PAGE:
It’s a difficult concept to grasp, but it’s one of the coolest things about being a pianist. When pianists improvise, the language portion of their brain remains active — like any musician, playing music is fundamentally an act of communication. But the big difference for pianists is that their communication is about syntax, not words. Dr. Charles Limb’s study showed that when pianists solo, their brains respond as if they were responding in a conversation, but they pay attention to phrasing and “grammatical” structure instead of specific words and phrases.

So pianists’ brains actually are different. They are masters of creative, purposeful and efficient communication because of the very instrument that they play. They are the naturally efficient multi-taskers of the musical world, because when you’re a player like Yuja Wang, there is zero room for doubt and hesitation.’

Thanks to Music Mic for this very interesting article on the piano and piano-players’ brains and to Jordan Taylor-Sloan for writing it.  If you would like to take piano lessons and develop your brain, please feel free to get in touch with Most Entertaining to find out about our lesson options.

World Class Jazz Orchestra With Wynton Marsalis

Last Friday at Edinburgh’s Usher Hall, Most Entertaining trumpet students had the opportunity to hear and meet with some of the finest living jazz musicians from the Lincoln Centre Jazz Orchestra, with their trumpeter and director, Wynton Marsalis.  

There was even a surprise guest appearance of the Scottish violin virtuoso, Nicola Benedetti.  It was fascinating to watch Wynton direct Nicola on some of the jazz nuances in his violin piece.  Not only did this inspire us as musicians, but demonstrated that no matter your level of artistry, you can still learn and be open to lessons from others.

Following the rehearsal, which were kindly invited to observe, our students were able to have a Q&A session with the drummer and pianist of the orchestra, who explained that they were in charge in keeping the melody and rhythm together within the orchestra.

That evening, a busy Usher Hall, were able to enjoy and be, quite literally, blown away by the musicianship and virtuosity of the Lincoln Centre band, who performed a selection of arrangements of the best Blue Note Records.  A very memorable performance that was topped by a very generous and breath taking encore given by Wynton and his rhythm section.


Happy New Year 2014

Hope you have all had a great Christmas and New Year.

Many of you have started back lessons already, but if you have not had chance yet, please drop me us an email or call the office and we will be happy to arrange this.

Our aim at Most Entertaining is to offer tailored music learning. We encourage all students to make the most of the instrumental variety we offer. Perhaps you fancy a few singing lessons or need help with Grade 5 Theory, for example.

Simply contact our office by phone or email for a chat.


New Year, New Term

The dawn of a new year brings in fresh promises and attempts to renew vows of previous years, often with trips to bright flashy gyms that in turn assure they’ll make you a new person, or, instead you’ll decide to banish certain foods from daily diets – both pledges that have been driven by guilt in the annual over indulgence of Christmas.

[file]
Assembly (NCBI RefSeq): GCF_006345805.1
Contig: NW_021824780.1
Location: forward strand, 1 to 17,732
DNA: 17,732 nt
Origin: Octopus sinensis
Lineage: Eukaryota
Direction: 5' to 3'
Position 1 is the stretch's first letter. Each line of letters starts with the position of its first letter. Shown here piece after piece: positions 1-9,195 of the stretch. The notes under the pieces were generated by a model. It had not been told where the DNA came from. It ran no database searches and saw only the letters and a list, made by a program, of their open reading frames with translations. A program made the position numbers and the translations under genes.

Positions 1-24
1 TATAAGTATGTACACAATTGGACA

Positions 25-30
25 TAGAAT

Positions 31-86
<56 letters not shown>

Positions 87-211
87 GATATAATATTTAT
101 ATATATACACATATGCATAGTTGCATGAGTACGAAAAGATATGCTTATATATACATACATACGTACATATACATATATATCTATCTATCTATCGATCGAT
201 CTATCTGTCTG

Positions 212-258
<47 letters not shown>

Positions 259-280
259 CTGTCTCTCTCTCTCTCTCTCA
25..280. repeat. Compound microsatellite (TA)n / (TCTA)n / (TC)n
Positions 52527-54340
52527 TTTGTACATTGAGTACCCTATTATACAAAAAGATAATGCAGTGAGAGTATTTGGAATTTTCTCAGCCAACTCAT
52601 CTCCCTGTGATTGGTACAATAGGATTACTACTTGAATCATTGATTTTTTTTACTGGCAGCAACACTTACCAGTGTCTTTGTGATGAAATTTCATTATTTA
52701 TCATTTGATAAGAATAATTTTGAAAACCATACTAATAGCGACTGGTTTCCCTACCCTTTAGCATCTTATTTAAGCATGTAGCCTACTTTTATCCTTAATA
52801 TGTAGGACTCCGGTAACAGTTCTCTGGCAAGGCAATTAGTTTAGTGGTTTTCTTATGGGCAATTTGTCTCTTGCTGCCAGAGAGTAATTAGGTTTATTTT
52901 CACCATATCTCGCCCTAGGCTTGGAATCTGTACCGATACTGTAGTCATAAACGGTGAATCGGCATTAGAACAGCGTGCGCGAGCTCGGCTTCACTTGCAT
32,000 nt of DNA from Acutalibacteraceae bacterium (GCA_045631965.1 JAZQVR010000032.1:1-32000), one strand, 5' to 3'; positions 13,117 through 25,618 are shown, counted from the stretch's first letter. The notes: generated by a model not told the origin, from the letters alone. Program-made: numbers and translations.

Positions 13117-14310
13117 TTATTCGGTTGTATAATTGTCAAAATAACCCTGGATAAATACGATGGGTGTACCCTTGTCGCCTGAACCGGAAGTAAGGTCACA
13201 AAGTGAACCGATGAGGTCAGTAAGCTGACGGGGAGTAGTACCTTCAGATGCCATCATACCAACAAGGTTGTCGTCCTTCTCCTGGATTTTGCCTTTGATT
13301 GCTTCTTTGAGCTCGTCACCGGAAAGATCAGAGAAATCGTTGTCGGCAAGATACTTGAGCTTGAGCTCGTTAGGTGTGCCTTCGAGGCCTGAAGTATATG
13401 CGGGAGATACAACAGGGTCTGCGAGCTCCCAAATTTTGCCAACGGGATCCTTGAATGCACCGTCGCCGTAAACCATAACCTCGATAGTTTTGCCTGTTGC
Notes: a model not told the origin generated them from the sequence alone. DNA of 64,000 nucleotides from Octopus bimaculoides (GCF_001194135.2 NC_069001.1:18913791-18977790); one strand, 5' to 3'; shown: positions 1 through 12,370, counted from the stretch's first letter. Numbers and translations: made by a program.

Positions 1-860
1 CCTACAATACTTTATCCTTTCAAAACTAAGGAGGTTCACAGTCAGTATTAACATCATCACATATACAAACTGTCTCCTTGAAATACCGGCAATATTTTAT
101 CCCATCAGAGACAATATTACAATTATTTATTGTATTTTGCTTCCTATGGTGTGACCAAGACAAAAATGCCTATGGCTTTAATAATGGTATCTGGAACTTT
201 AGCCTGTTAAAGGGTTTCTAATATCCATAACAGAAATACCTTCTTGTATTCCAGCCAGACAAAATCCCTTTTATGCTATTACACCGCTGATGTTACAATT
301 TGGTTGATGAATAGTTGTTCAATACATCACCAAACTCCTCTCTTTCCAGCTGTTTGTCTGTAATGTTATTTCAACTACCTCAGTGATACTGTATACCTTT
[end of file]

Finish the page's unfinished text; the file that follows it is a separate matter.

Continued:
If this sounds like you, how about riding a new wave and take a new direction that doesn’t involve unrealistic food and fitness measures?   Last term Most Entertaining launched a new ensemble ‘modestly’ called Most Entertaining’s All Stars.  The idea of the group is to provide an opportunity for amateur musicians, who play all instrument types, to meet weekly and exercise their musicianship, led by professional coach Robert Briggs.  Briggs puts the group through its paces with songwriting, improvisation, arranging and practical musicianship.  Music tackled is as diverse as Muse to Metallica.  The group continues this term and seeks new members eager to strike a chord or belt a tune with others. Full details to find out more and to book are posted below.  Here is what one member said of last term’s sessions.
‘…You’ve (RB) taken us from a vagabond bunch of directionless strangers into a band and we have loved every week and really appreciate what you have done for us.’

At the end of last term Most Entertaining also launched an Instrumental Bursary – the aim of which is to support young people who wish to learn an instrument, but don’t have the funds to do so.  We would like to thank all the local businesses who helped kick start our fund by donating very generous prizes for our raffle – drawn at our Christmas Concert in Stockbridge.   We will continue to update everyone on the development and plans for the instrumental bursary.

All our students who took ABRSM and Trinity Guildhall grades last term passed – a number with good merits and distinctions. Congratulations to both students and teachers for all their hard work.  Best of luck to everyone who is set to do similar exams in Spring.

Most Entertaining would like to welcome all its new students who have either recently begun lessons or are about to and look forward to meeting them at our future concerts.

In the meantime, Happy New Year on behalf of everyone at Most Entertaining – have a great term!